Jake Gardiner's lake effect

Tampa Bay Lightning's Ryan Shannon (L) is checked by Toronto Maple Leafs' Jake Gardiner during the...

Tampa Bay Lightning's Ryan Shannon (L) is checked by Toronto Maple Leafs' Jake Gardiner during the second period of their NHL hockey game in Tampa, Florida November 22, 2011. (REUTERS/Mike Carlson)

Steve Buffery, QMI Agency

, Last Updated: 8:06 PM ET

Lake Minnetonka, a 59-kilometre body of water located just southwest of Minneapolis-St. Paul, has an interesting history.

William Howard Taft, the 27th president of the United States, made it his summer home for a brief spell in the early 1900s. Famed architect Frank Lloyd Wright was arrested for violating the Mann Act while vacationing at a cottage nearby in 1911, and the Tonka Toys factory was founded beside the lake (as the Mound Metalcraft company) right after the Second World War.

It’s even mentioned in the Prince song Purple Rain.

Less known about Lake Minnetonka is that Maple Leafs defenceman Jake Gardiner grew up on its shores and honed his skills on its frozen surface.

Gardiner, in fact, believes he is an NHL player today because his dad, John, fashioned a rink on the bay beside their house every winter without fail — and not just some candy-ass sheet of ice, but a skating surface at least half the size of a regulation rink. From the time he was three until he was 17, Gardiner spent pretty well every day on that ice.

“That’s where I developed all my skills, my stick-handling and vision too,” Gardiner said, following the Leafs’ practice on Tuesday. “Guys are running all over the place in pond hockey, so it’s a good way to develop your skills. We had boards set up (and) we had lights, too, so we could play at night.

“The best was when it was frozen over before the first snowfall,” he said. “It was like black ice and we could skate all over the bay. And we have a no-wake zone in our bay, so it was always calm in there, no wind. It was perfect ice pretty much all over until in snowed.”

The best time to play, he said, was at night, under the lights, when the winds were calm.

“It’s so much fun,” Gardiner said. “You’re looking around, firing the puck about 200 yards down the ice to your brother and friends. I was pretty fortunate growing up.”

Gardiner said the lights were so bright that the neighbours across the lake sometimes phoned to complain.

For his part, Leafs coach Ron Wilson is thankful that they didn’t complain too often. Wilson is not the type of coach to heap over-the-top praise on his players, particularly younger players, but when talking about Gardiner, he can’t help himself, just as he can’t help but give the 21-year-old rookie defenceman major minutes in recent games. The past two games, in Dallas and Anaheim respectively, Gardiner played 25:15 and 28:34 minutes, the latter the most of any Toronto rearguard.

And Wilson is using him more and more in crucial, late-game situations. In his past seven games, the former University of Wisconsin standout is a plus-7. It’s still early in the season, but Gardiner is gradually being mentioned as a possible Calder Trophy candidate — and those rumblings will probably increase as his game continues to progress.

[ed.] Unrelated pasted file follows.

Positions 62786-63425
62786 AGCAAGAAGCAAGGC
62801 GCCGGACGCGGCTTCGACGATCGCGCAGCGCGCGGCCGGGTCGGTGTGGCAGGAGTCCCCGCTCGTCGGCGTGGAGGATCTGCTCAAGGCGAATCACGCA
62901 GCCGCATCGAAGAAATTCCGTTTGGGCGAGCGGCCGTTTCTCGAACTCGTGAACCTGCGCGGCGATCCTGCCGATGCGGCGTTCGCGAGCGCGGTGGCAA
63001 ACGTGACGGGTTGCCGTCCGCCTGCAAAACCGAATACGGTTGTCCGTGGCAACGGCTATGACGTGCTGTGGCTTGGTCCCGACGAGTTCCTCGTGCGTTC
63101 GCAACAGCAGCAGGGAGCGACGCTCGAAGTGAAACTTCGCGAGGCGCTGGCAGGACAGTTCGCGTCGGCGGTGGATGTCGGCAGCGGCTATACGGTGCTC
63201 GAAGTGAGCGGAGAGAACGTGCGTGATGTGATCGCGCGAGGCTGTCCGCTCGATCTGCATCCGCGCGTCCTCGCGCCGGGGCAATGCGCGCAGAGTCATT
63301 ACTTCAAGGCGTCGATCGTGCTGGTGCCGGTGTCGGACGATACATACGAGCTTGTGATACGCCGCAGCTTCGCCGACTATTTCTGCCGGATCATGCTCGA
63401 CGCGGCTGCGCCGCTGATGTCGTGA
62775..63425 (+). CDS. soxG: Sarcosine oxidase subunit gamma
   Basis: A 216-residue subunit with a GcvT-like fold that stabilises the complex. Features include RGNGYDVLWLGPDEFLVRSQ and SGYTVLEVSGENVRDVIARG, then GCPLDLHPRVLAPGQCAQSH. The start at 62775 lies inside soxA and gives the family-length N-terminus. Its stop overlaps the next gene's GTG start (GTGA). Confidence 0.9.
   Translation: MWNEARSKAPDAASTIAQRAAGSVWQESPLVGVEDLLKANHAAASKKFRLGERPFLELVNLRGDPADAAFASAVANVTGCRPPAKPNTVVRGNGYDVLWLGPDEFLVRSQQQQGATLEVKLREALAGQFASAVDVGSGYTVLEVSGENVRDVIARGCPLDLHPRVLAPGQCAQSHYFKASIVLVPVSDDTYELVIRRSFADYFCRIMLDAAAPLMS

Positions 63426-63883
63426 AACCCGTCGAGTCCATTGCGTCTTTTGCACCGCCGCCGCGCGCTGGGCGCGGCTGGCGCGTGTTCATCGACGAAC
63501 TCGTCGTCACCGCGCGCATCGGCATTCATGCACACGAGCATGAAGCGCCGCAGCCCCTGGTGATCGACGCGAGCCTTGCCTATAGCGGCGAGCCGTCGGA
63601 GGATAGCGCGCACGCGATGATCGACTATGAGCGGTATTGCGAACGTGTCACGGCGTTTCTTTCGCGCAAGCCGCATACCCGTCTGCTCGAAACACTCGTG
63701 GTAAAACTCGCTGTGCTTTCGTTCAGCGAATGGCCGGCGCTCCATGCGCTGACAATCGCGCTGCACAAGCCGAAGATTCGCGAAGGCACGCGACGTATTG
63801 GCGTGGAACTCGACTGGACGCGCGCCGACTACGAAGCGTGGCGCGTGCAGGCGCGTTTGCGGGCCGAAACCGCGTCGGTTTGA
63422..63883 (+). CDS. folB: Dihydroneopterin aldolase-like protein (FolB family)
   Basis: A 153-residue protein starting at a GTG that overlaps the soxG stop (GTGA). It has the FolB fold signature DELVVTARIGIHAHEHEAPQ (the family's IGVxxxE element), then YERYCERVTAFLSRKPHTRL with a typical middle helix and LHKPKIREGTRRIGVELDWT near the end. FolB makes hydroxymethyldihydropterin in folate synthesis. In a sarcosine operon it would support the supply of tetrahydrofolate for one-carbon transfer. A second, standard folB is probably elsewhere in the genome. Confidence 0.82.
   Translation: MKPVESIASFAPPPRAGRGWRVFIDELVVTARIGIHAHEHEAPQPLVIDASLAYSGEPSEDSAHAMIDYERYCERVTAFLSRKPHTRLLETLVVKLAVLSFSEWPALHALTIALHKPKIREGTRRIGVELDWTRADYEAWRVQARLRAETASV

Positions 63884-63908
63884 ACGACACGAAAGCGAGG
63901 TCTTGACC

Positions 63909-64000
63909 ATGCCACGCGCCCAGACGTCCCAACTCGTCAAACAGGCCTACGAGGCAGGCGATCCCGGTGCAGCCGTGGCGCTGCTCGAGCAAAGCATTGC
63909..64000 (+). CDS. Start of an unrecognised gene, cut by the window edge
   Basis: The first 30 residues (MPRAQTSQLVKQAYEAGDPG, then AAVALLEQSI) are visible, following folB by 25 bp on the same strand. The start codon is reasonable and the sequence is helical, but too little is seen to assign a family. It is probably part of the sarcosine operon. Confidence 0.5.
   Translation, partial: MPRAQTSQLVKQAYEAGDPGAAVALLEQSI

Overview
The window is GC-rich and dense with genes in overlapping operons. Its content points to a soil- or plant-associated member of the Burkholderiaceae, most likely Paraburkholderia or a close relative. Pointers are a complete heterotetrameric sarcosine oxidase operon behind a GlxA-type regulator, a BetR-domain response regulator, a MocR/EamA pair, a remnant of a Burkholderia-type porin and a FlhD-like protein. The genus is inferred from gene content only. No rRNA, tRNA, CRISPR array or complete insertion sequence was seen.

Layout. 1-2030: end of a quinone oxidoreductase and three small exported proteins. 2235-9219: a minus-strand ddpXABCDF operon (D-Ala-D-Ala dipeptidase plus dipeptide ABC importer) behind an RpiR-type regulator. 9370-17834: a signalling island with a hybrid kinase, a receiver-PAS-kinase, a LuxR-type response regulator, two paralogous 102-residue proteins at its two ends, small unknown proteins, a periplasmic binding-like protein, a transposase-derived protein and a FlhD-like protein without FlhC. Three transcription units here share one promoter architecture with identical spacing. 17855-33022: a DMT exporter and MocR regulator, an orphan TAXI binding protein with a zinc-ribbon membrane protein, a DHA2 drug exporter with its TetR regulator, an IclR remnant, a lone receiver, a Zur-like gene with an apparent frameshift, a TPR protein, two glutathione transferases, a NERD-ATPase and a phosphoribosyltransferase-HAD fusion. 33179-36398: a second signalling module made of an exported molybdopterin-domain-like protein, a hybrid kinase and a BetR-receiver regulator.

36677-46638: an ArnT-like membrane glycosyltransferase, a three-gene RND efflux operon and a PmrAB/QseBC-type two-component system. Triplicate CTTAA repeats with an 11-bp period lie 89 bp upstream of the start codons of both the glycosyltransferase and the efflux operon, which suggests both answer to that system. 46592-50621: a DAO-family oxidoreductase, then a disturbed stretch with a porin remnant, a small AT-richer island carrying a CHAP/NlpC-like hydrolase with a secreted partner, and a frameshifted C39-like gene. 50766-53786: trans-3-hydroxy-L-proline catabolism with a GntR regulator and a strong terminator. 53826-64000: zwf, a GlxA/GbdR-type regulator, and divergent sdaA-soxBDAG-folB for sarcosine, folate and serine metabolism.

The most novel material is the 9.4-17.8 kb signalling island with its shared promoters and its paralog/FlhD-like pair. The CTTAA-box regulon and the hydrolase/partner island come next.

“The scary part is, he doesn’t get tired,” said Wilson. “The more we play him, the less he sweats.”

An example of that was last Friday’s 4-3 shootout victory in Dallas.

“(John-Michael) Liles came off with a minute and 20 to go and, as Jake was going on, Liles said: ‘Stay out the whole damn minute and 20. I’m dead.’ And Jake was already working on these ridiculous minutes,” said Wilson. “So, our guys know he’s the real deal.”

Gardiner, who was acquired by general manager Brian Burke last February from the Anaheim Ducks, along with Joffrey Lupul for veteran Francois Beauchemin — already considered one of the biggest swindles in Leafs history — wasn’t expected to make the team out of camp. Wilson said that he had the Minnesota native pencilled in as the eighth, ninth or 10th defenceman. Gardiner was destined to start the season with the Marlies. But his play and poise, and especially his skating, was so impressive, that the club had no choice but to start him with the big team.

Not only did he make the Leafs, his play has earned him increasingly more ice time (lately with partner Luke Schenn) which is something, given that defence is said to be the most difficult position in NHL hockey to master.

“The guys call him Silver Stick because he acts and plays like he’s been in the league for more than 1,000 games,” said Wilson. “That’s a lot of heat when you’re getting that from everybody on the team.

“But he just laughs about it. He thinks it’s funny,” the coach added. “And I’m playing him like he has played a 1,000 games — 27 or 28 minutes. It’s nice to have that, especially when guys get banged-up.”

Gardiner surprised even himself when he made the Leafs out of camp, and is certainly enjoying the playing time. But the laid-back rookie is not taking anything for granted.

“Being a young guy, I have to prove myself every day,” he said. “I can’t take any practices or games off. Making the team was just the first step. Staying with the team is my next goal.”

 


Videos

Photos